Tuesday, July 14, 2009

intellectual masturbation

from wikipedia re: andrea dworkin

Main article: Intercourse (book)

In 1987 Dworkin published Intercourse, in which she extended her analysis from pornography to sexual intercourse itself, and argued that the sort of sexual subordination depicted in pornography was central to men's and women's experiences of heterosexual intercourse in a male supremacist society. In the book, she argues that all heterosexual sex in our patriarchal society is coercive and degrading to women, and sexual penetration may by its very nature doom women to inferiority and submission, and "may be immune to reform."[36]

Citing from both pornography and literature—including The Kreutzer Sonata, Madame Bovary, and Dracula—Dworkin argued that depictions of intercourse in mainstream art and culture consistently emphasized heterosexual intercourse as the only kind of "real" sex, portrayed intercourse in violent or invasive terms, portrayed the violence or invasiveness as central to its eroticism, and often united it with male contempt for, revulsion towards, or even murder of, the "carnal" woman. She argued that this kind of depiction enforced a male-centric and coercive view of sexuality, and that, when the cultural attitudes combine with the material conditions of women's lives in a sexist society, the experience of heterosexual intercourse itself becomes a central part of men's subordination of women, experienced as a form of "occupation" that is nevertheless expected to be pleasurable for women and to define their very status as women.[37]

Such descriptions are often cited by Dworkin's critics, interpreting (sometimes even falsely quoting) the book as supposedly claiming 'all' heterosexual intercourse is rape, or more generally that the anatomical machinations of sexual intercourse make it intrinsically harmful to women's equality. However, critics such as Cathy Young point out that numerous statements in the book, such as "Intercourse is the pure, sterile, formal expression of men's contempt for women,"[36] are difficult to misinterpret.

Dworkin rejected that interpretation of her argument,[38] stating in a later interview that "I think both intercourse and sexual pleasure can and will survive equality"[39] and suggesting that the misunderstanding came about because of the very sexual ideology she was criticizing: "Since the paradigm for sex has been one of conquest, possession, and violation, I think many men believe they need an unfair advantage, which at its extreme would be called rape. I do not think they need it."[39] (For discussion of the controversy, see: Intercourse)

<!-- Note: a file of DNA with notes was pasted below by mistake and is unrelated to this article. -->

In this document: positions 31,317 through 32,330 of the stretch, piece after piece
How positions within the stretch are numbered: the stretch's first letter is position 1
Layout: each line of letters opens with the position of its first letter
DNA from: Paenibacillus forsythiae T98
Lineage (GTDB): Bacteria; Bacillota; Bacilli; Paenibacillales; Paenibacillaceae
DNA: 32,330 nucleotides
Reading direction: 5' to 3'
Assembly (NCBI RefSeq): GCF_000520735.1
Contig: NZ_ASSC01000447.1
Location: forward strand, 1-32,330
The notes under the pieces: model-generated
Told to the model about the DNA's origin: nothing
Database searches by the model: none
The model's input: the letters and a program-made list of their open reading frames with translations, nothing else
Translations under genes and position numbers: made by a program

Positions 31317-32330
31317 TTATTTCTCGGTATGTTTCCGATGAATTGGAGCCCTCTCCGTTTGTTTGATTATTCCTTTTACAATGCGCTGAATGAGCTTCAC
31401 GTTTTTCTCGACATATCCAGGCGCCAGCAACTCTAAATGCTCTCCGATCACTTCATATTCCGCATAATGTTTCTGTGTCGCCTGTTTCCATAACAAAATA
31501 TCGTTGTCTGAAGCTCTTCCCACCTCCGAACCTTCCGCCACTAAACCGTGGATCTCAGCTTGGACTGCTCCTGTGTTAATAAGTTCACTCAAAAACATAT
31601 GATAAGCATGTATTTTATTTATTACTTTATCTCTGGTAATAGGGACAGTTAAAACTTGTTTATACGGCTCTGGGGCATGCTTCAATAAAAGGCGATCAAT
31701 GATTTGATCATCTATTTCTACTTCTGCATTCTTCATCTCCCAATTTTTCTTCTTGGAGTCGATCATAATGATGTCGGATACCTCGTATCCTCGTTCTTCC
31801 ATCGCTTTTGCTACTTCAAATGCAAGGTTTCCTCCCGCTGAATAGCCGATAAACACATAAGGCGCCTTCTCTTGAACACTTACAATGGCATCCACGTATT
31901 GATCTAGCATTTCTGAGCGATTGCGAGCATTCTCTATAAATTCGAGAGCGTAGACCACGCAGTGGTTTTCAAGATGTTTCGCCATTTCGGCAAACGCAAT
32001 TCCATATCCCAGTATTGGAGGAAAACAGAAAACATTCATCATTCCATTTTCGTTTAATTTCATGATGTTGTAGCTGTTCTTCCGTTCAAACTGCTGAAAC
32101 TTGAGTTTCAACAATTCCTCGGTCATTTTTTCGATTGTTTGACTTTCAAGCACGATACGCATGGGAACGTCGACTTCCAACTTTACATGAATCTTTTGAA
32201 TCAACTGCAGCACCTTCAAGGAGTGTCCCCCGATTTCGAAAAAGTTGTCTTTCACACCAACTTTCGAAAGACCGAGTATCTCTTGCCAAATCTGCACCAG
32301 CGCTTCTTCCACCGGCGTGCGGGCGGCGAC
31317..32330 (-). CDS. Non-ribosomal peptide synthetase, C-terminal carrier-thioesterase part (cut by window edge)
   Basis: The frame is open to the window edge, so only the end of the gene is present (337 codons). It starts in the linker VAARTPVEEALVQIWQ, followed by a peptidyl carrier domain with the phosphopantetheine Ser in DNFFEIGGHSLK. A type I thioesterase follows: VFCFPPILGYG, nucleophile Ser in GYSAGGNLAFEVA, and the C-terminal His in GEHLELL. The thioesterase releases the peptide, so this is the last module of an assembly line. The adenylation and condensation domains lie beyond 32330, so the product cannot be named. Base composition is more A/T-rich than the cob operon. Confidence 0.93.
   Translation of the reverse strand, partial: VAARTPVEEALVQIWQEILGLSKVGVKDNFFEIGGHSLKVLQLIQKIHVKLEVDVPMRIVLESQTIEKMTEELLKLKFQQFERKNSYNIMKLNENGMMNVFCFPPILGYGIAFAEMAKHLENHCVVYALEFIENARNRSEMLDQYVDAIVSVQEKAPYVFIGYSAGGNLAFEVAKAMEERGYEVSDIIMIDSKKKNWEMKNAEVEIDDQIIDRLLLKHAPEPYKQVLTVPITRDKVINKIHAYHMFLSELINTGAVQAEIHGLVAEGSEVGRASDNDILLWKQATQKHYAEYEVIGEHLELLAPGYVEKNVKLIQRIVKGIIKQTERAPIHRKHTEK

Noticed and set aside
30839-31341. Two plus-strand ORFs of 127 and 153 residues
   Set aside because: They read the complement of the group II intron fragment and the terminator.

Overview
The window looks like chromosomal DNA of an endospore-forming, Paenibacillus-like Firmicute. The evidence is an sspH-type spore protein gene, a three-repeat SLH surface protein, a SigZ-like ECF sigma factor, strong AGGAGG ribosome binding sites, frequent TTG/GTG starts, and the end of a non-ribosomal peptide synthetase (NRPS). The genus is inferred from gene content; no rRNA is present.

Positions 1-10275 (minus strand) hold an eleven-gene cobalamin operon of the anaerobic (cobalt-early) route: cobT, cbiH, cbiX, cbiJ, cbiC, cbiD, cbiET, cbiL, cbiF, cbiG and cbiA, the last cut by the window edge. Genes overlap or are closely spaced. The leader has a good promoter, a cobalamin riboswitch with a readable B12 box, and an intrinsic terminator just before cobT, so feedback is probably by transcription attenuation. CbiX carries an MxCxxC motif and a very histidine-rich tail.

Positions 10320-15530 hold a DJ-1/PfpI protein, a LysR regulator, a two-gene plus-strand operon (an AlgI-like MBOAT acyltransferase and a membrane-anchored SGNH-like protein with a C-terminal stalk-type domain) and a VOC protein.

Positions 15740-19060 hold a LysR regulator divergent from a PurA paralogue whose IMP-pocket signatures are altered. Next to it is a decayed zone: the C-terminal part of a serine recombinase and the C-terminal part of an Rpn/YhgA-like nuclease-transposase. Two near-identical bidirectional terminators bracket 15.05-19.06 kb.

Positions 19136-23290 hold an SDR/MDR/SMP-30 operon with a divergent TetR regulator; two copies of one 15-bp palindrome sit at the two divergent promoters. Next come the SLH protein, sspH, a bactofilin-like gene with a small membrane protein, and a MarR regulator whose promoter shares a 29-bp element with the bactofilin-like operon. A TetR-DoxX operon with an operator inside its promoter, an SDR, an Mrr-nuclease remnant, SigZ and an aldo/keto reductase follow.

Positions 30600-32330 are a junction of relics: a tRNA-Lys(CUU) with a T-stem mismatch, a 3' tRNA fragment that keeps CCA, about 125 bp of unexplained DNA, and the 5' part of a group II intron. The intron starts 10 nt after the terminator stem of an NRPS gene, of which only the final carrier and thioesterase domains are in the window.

when i was in college studying feminist theory, dworkin's theories really incited a rage within me that i could not -and still cannot- verbalize. heterosexual sex, by her definition, is tinged with female degradation and promotes male superiority, and could be considered rape.

as someone who is, by nature, an extremely aggressively sexual female, yet into sexual submission, i am conflicted by her postulation because rape is, in my opinion, an act of power and violence. through dworkin's lens, i would be a victim every time i engaged in sex because it perpetuates male contempt. but how could this be if i am the one authorizing the act? by removing the efficacy of power at its root, by giving consent, am i not neutralizing that point of power, or in fact, granting it to myself? this is what has been cheekily referred to as "topping from the bottom" to borrow jargon from BDSM vernacular.

i'm sure she would argue that i am so steeped in cultural teachings, both subliminal and conscious, that i have learned over the years to grant a type of sexual pleasure to my preferences because it is both socially acceptable if not a given, and yet, simultaneously taboo or "kinky." doubling the severity of her argument would be that i'm an asian female, already weighted with the stereotype of being meek and submissive. yet my personality, loud, brash, confident and even abrasive at times, defies that image. it is only in my private realm where i enjoy giving up control, an act that grants me the power of control in itself. what does this mean? have i really internalized a societal understanding and compliance that women are inferior to men and should be coddled or beaten? why are there two extremes? and why is there a stigma attached to wanting to have either done?

i am not into humiliation, and i do not engage in extreme submission in which i would happily sleep at the foot of my lover's bed or authorize him complete control over me physically. there are sexual acts i do not like and that is always understood and respected by my lovers. what is wrong with liking being pinned down or choked? does it suggest that i am in acceptance of being equated "less than" in a male-dominated society? why do i like the smell of skunk in the woods?